8 classic Nintendo accessories we still want to have

Jeff Wysaski

Classic Nintendo Accessories 8 classic Nintendo accessories we still want to have

freespamfree, Flickr


Video game accessories have long been a staple of the gaming industry. Today, we’ve got such important add-ons as the Rock Band instrument controllers, wireless headsets and remote battery charging stations. While by no means as technologically advanced as these devices, Nintendo has a long history of releasing great game accessories. From the days of the NES and beyond, here are some of the best Nintendo accessories of all time.

Photo credit: freespamfree, Flickr

8 Game Genie

Back in the days of original Nintendo, cheat codes were almost a necessity for the average eight year-old gamer. Games were tougher back then, and a lack of save options didn’t make things any easier. Enter the Game Genie -– the classic device that allowed you to instantly enter a variety of cheat codes. From extra lives and upgraded weapons to level jumping and invincibility, this was easily one of the most powerful and sought-after NES accessories.

7 SNES Score Master

Joystick pads have a fairly close relationship with old-school Nintendo consoles. When it came the Super Nintendo, the Score Master was the go-to accessory for those looking to bring some arcade action into the living room. Most commonly matched with Street Fighter II, the joystick design certainly helped pull off those down, right-down, right special moves like the Hadouken.

6 Game Boy Printer

The Game Boy Printer was one of the more interesting gimmicks to grace the portable gaming world. Compatible with such classic games as Pokemon and Link’s Awakening, the accessory allowed players to print out unique images and even stickers that directly related to the game-play. Sync it up with the Game Boy camera, and you could even print out unique photos of your own.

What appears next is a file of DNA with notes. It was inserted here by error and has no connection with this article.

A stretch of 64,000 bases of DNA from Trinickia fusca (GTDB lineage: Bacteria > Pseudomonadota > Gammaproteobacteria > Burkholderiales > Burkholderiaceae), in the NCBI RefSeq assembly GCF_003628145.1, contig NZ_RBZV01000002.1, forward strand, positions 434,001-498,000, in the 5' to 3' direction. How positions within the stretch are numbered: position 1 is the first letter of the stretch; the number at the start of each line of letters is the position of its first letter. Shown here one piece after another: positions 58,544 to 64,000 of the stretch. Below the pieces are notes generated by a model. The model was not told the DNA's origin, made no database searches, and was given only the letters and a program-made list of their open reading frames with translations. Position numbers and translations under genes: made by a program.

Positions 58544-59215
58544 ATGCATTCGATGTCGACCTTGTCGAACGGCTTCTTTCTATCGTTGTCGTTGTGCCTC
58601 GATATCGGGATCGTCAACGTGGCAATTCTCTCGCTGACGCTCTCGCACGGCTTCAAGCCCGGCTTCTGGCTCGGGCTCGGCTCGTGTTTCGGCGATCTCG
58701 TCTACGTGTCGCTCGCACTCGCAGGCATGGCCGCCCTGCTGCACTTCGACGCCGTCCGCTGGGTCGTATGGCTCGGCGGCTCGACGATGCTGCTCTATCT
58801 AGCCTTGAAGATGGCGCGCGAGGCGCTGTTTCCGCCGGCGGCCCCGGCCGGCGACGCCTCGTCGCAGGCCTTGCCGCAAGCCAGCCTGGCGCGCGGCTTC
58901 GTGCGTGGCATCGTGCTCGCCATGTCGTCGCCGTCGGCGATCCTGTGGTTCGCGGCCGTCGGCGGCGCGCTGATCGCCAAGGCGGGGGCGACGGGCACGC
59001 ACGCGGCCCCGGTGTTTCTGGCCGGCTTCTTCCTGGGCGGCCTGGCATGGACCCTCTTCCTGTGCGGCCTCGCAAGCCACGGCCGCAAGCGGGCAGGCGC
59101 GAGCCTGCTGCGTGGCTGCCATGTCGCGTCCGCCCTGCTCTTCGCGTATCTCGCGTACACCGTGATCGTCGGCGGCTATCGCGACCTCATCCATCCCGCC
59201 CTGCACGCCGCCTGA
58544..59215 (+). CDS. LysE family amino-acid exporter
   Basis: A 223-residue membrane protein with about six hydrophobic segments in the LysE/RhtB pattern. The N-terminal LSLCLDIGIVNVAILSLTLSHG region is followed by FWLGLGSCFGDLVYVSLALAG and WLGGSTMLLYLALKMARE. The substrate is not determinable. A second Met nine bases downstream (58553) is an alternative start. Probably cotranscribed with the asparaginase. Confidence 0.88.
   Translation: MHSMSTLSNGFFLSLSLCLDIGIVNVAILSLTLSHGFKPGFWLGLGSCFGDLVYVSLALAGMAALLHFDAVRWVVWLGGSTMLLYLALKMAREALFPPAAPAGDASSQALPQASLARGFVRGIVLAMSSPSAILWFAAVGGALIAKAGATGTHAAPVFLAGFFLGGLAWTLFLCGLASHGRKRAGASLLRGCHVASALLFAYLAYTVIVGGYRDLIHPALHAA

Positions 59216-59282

5 Nintendo 64 Rumble Pak

Ah yes, remember when the days of rumble motion used to be a novel idea? The N64 Rumble Pak was a near necessity for any N64 owner, even though it did little more than vibrate every time your GoldenEye 007 character got killed in multi-player mode. Still, it was quite easy to become used to the constant rumblings during game-play, and that little extra bit of immersion helped make the games just that much more enjoyable.

4 DK Bongos

Released in 2004, the Donkey Kong Bongos are essentially the grandfather of all in-home instrument controllers. Manufactured for use with the Donkey Kong game series, the bongos helped usher in the idea of rhythm-based gaming. They even came with a microphone that allowed them to identify clapping.

3 Power Pad

Before Dance Dance Revolution there was the Nintendo Power Pad. Introduced to America in 1988, this giant floor mat got the kids of the 80s onto their feet to compete in World Class Track Meet. Seriously, who doesn’t remember going up against Cheetah in the running races or jumping off the mat to increase your long-distance jump? As a testament to the staying power of the Power Pad, Nintendo recently announced that a similar accessory will be released for the Nintendo Wii.

2 Zapper Light Gun

As a pre-bundled accessory for the NES, it’s hard not to remember the orange and gray Zapper light gun. This little marvel of technology taught a whole generation of kids the joys of duck hunting. Of course, there was also Wild Gunman and Hogan’s Alley. Despite the fact that you couldn’t ever wound that maniacally laughing dog in Duck Hunt, you’ve got to admit the Light Gun was pretty darn cool.

1 Power Glove

There is no Nintendo accessory as legendary as the Power Glove. Though difficult to use, the Power Glove marked the beginning of Nintendo’s obsession with motion controls. Heavily hyped in the classic movie The Wizard, many have come to conclude that this Nintendo accessory is “so bad” it’s good.

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